Arizona Diamondbacks News
[D’backs.com] D-backs’ top 5 offseason questions this year - How can they minimize losing stretches? The past two seasons there have been long losing stretches that have cost the D-backs any chance at the postseason. In 2020 it was a 2-18 stretch, while in 2021 they followed a 14-12 April with a 5-24 May and a 3-24 June. It left Hazen trying to understand why his team couldn’t diagnose the issue and at least minimize some damage. “We need to do a better job of digging out those issues quicker,” Hazen said. “And our players do, too. They are accountable in this, too. What we have seen is that that stretch in May and June, it just can’t happen. That’s an anomaly that we should have done — and we should do — a better job of righting that ship and leveling that ship somehow and maintaining some level of consistency.” Part of that, it appears, will be some kind of reconfiguring how information is passed from the front office through the coaching staff and to the players. All of the different processes the organization has for that will have to be evaluated. Work on that has already started.
[Yahoo Sports] Alex Cora’s message to Red Sox after beating Rays was on brand - Plenty of teams play the “nobody believed in us” card, but the Red Sox actually have grounds for doing so. After they finished last in the AL East in 2020, many projected Boston as a .500 team at best in 2021. And when they hit a rough patch in August amid a COVID outbreak, most wrote the Red Sox off as first-half overachievers who were coming back to earth. Doubts about the 2021 Red Sox weren’t unwarranted, either: The club dealt with a suspect rotation and a shaky bullpen all season and committed the second-most errors in baseball (107 in 162). But now that they’re in the postseason, anything seems possible for a group that’s an incredible 15-4 (and 7-2 at home) in the playoffs under Cora.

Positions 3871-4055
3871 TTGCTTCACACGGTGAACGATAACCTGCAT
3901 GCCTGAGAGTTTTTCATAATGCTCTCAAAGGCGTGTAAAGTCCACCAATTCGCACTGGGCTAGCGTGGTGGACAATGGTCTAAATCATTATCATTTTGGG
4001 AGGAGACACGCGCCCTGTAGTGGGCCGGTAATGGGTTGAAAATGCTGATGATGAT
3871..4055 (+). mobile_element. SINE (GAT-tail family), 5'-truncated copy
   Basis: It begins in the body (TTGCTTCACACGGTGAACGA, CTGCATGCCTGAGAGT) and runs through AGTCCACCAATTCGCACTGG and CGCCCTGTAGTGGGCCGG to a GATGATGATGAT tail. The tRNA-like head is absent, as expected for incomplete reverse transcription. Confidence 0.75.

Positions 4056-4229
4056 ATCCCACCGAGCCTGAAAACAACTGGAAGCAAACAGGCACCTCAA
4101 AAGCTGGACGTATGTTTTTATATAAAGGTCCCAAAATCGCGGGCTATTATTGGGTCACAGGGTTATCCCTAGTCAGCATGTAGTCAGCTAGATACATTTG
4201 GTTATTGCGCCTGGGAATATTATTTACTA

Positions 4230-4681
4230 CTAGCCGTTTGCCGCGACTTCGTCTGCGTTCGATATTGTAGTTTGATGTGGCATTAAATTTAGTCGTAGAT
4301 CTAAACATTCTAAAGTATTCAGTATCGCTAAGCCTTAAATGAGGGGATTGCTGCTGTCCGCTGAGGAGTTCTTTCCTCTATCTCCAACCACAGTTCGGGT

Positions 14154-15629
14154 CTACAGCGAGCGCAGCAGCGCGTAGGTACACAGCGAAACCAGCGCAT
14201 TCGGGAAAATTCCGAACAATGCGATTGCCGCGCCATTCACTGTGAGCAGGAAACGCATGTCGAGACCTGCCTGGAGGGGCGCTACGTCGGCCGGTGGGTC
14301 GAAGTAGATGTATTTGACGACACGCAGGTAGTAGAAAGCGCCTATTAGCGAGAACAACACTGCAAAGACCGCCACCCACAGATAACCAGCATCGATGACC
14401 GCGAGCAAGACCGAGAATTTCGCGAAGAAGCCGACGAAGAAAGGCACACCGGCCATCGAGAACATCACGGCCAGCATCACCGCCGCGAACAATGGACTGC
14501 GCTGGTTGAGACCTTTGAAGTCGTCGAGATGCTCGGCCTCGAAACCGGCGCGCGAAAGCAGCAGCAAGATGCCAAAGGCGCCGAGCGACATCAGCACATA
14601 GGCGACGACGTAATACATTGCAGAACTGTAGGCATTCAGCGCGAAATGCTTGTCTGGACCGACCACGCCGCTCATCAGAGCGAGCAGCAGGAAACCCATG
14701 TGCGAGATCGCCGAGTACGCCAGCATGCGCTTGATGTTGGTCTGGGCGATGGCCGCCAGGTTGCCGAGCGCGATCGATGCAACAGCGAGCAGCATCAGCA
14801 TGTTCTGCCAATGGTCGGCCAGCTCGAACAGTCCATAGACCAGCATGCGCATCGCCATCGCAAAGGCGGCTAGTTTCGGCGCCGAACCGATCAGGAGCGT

[USA Today] Early exit stings Rays after 100-win year: ‘I truly believed we were going to win the World Series’ - “I truly believed we were going to win the World Series,” says center fielder Kevin Kiermaier, who played two splendid games at Fenway Park only to come up on the wrong end both times, the final blow a 6-5, walk-off loss in Game 4 Monday night. “I really did, with our pitching and our bullpen, just with how many runs we can score offensively. We had all the right pieces to do it, but we just got beat by a really good team over there.”
[Brew Crew Ball] Brewers fall to Braves in game three, 3-0; on the brink of NLDS elimination - Freddy Peralta and Ian Anderson posted dueling zeroes across the first four innings to begin this game; Peralta yielding just three singles and one walk while punching out five batters on 57 pitches. In his final inning, he escaped a two-outs and runner on third situation, which only occurred after Lorenzo Cain nearly made a highlight-reel catch, only to drop the ball when he hit the ground after colliding with the outfield wall. But sensing that runs would be at a premium, manager Craig Counsell elected to pinch-hit for Peralta in the top of the fifth when his spot came up with two runners on and one out. Daniel Vogelbach was the substitute batter, and a hit-and-run was put on. Luis Urias broke from third on contact; unfortunately, the ball was fielded by the third baseman Austin Riley, and Urias was cut down in a rundown between third and home. The Brewers failed to score. That would loom large in the bottom of the inning, with Adrian Houser as the first man out of the bullpen. Travis d’Arnaud got things rolling with a leadoff single, then Dansby Swanson singled to bring up the pitcher’s spot. Anderson was pulled after 5.0 shutout innings for pinch-hitter Joc Pederson. Houser — who struggles against left-handed hitters — had to stay in for the three-batter rule, and his fourth pitch of the at-bat was a letter-high fastball that Pederson smashed out of the park for a three-run homer.
[The Washington Post] ‘I lost on one pitch’: Max Scherzer and the Dodgers find themselves on the brink against the Giants - Maybe if the wind hadn’t been gusting like it did all night, the flyball Gavin Lux hit nearly 107 mph into the air with two outs in the bottom of the ninth would have traveled out to tie the score. Maybe the ball Chris Taylor hit nearly as well a few innings earlier would have gone out, too. Or maybe, just maybe, the 2021 San Francisco Giants are built to withstand baseball’s whims, whether weather or luck or anything in between. Because Monday night, they turned one of the few mistakes Cy Young candidate Max Scherzer made into a run when Evan Longoria hit an 0-2 fastball out to left, then turned that run into a gutsy 1-0 win on a gusty night at Dodger Stadium. The team that bested the defending champion Dodgers for the National League West title and still entered this series as underdogs is now one win from the National League Championship Series. Maybe, just maybe, the Giants are well constructed for October nights such as these.